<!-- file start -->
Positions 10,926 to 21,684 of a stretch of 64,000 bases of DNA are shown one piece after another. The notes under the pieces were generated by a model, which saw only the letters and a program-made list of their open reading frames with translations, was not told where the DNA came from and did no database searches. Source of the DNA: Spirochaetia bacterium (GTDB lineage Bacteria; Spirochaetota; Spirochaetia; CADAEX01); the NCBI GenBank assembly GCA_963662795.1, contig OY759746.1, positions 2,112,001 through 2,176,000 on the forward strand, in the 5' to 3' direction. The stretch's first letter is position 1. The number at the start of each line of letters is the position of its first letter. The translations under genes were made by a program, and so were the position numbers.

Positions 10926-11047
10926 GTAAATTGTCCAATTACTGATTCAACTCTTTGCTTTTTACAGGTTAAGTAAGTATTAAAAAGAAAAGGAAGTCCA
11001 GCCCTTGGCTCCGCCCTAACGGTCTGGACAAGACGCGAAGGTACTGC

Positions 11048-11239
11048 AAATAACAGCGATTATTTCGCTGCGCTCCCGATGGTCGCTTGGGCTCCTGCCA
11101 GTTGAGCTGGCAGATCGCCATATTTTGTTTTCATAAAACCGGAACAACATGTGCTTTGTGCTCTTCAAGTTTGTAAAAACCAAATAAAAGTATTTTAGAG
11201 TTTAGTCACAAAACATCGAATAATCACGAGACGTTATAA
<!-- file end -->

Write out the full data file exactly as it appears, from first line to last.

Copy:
Positions 10,926 to 21,684 of a stretch of 64,000 bases of DNA are shown one piece after another. The notes under the pieces were generated by a model, which saw only the letters and a program-made list of their open reading frames with translations, was not told where the DNA came from and did no database searches. Source of the DNA: Spirochaetia bacterium (GTDB lineage Bacteria; Spirochaetota; Spirochaetia; CADAEX01); the NCBI GenBank assembly GCA_963662795.1, contig OY759746.1, positions 2,112,001 through 2,176,000 on the forward strand, in the 5' to 3' direction. The stretch's first letter is position 1. The number at the start of each line of letters is the position of its first letter. The translations under genes were made by a program, and so were the position numbers.

Positions 10926-11047
10926 GTAAATTGTCCAATTACTGATTCAACTCTTTGCTTTTTACAGGTTAAGTAAGTATTAAAAAGAAAAGGAAGTCCA
11001 GCCCTTGGCTCCGCCCTAACGGTCTGGACAAGACGCGAAGGTACTGC

Positions 11048-11239
11048 AAATAACAGCGATTATTTCGCTGCGCTCCCGATGGTCGCTTGGGCTCCTGCCA
11101 GTTGAGCTGGCAGATCGCCATATTTTGTTTTCATAAAACCGGAACAACATGTGCTTTGTGCTCTTCAAGTTTGTAAAAACCAAATAAAAGTATTTTAGAG
11201 TTTAGTCACAAAACATCGAATAATCACGAGACGTTATAA